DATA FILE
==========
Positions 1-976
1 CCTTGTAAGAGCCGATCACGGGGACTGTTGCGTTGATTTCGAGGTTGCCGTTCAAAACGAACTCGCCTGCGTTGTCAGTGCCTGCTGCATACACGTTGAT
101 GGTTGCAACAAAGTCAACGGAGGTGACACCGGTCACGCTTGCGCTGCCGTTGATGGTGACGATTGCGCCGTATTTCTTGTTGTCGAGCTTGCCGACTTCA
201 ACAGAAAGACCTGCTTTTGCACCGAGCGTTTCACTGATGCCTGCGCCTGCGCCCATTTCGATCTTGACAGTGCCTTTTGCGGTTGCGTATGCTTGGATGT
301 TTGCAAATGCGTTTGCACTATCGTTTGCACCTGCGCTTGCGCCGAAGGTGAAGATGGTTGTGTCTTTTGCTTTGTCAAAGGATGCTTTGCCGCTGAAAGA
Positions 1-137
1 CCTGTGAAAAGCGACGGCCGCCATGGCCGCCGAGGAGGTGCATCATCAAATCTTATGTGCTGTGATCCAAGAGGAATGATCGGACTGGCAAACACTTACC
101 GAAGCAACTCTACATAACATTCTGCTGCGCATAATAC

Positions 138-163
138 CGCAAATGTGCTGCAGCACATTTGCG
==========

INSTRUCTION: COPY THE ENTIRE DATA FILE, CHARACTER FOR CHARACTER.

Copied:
Positions 1-976
1 CCTTGTAAGAGCCGATCACGGGGACTGTTGCGTTGATTTCGAGGTTGCCGTTCAAAACGAACTCGCCTGCGTTGTCAGTGCCTGCTGCATACACGTTGAT
101 GGTTGCAACAAAGTCAACGGAGGTGACACCGGTCACGCTTGCGCTGCCGTTGATGGTGACGATTGCGCCGTATTTCTTGTTGTCGAGCTTGCCGACTTCA
201 ACAGAAAGACCTGCTTTTGCACCGAGCGTTTCACTGATGCCTGCGCCTGCGCCCATTTCGATCTTGACAGTGCCTTTTGCGGTTGCGTATGCTTGGATGT
301 TTGCAAATGCGTTTGCACTATCGTTTGCACCTGCGCTTGCGCCGAAGGTGAAGATGGTTGTGTCTTTTGCTTTGTCAAAGGATGCTTTGCCGCTGAAAGA
Positions 1-137
1 CCTGTGAAAAGCGACGGCCGCCATGGCCGCCGAGGAGGTGCATCATCAAATCTTATGTGCTGTGATCCAAGAGGAATGATCGGACTGGCAAACACTTACC
101 GAAGCAACTCTACATAACATTCTGCTGCGCATAATAC

Positions 138-163
138 CGCAAATGTGCTGCAGCACATTTGCG